Read more about the center’s work.

Michigan Institute for Clinical & Health Research

Making patients resilient to COVID-19

The scientific response to the COVID-19 pandemic is rapidly evolving. Every day, scientists are making discoveries based on years of investment in training and expertise that resulted in the accumulation of large, shared, high quality data sets now ready to be used in the fight against the virus.

Together, researchers have established lasting scientific collaborations and built robust state of the art research infrastructures that are now strongly positioned to tackle emergent questions related to the treatment and spread of disease during this COVID-19 pandemic.

Matthias Kretzler, professor of internal medicine and research professor in computational medicine and bioinformatics at the Medical School and a member of the Center for RNA Biomedicine, describes a new research protocol he’s launching involving kidney single cell analysis: “We might be able to start collecting and generating data from COVID-19 infected kidney cells as soon as tomorrow, so we can help patients with kidney diseases and those with COVID-19 induced kidney damage. The sooner we can start, the sooner we can find answers.”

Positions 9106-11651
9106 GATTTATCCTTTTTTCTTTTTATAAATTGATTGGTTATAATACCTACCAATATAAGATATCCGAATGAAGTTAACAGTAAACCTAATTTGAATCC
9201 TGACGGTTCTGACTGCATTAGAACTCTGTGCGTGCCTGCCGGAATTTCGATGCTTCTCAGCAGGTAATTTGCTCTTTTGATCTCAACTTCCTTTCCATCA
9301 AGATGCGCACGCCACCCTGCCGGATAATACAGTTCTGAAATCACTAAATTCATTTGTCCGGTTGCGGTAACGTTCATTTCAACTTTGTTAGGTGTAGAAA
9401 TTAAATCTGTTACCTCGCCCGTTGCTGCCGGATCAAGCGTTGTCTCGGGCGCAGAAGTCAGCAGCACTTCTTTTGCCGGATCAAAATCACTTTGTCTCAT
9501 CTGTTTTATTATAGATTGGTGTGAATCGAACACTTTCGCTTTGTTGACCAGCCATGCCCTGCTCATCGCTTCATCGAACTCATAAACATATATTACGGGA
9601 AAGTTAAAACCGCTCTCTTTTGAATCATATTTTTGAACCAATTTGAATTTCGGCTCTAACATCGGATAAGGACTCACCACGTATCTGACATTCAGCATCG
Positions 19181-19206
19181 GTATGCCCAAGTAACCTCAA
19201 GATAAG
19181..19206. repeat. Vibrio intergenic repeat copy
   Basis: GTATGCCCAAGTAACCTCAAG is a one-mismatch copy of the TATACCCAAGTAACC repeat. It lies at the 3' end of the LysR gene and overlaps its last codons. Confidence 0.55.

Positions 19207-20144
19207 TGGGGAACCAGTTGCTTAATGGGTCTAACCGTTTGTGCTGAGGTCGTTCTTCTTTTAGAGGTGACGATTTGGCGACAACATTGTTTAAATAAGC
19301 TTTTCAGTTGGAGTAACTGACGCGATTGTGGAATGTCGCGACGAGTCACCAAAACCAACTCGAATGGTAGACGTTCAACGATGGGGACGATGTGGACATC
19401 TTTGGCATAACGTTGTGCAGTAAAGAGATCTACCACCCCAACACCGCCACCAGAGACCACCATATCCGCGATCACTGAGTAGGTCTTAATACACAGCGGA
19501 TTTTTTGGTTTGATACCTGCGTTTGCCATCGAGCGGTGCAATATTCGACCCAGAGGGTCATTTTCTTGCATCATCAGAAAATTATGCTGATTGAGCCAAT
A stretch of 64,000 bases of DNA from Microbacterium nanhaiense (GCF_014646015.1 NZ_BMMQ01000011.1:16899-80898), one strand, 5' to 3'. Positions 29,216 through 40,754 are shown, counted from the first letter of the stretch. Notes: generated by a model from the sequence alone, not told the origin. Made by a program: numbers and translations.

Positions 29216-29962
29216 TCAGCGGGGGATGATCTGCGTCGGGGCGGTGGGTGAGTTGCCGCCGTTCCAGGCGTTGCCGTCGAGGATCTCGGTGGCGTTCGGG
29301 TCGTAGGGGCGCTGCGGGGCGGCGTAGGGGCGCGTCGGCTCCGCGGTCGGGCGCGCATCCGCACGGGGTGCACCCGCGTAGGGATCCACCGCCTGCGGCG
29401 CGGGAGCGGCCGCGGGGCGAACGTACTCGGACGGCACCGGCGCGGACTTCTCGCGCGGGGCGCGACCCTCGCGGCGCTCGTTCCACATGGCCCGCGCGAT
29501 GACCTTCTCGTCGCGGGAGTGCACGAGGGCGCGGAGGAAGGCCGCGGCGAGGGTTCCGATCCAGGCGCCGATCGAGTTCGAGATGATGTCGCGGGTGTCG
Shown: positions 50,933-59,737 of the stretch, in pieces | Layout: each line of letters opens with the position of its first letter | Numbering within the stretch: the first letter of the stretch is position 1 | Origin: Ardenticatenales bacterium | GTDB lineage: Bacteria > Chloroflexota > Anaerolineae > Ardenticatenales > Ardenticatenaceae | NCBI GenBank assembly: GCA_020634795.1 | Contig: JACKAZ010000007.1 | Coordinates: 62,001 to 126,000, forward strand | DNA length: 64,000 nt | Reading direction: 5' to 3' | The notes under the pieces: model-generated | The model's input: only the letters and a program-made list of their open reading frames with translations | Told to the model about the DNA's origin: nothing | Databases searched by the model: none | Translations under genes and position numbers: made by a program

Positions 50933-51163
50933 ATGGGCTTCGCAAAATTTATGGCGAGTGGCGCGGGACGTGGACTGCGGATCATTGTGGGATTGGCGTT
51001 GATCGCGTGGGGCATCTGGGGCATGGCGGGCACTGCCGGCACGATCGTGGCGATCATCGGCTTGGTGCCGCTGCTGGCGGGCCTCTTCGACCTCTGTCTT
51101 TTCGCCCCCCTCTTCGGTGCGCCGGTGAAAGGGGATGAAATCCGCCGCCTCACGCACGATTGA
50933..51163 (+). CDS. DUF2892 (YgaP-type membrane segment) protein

Read more about Kretzler’s work at rna.umich.edu/making-patients-resilient/.

Elisabeth Paymal, Center for RNA Biomedicine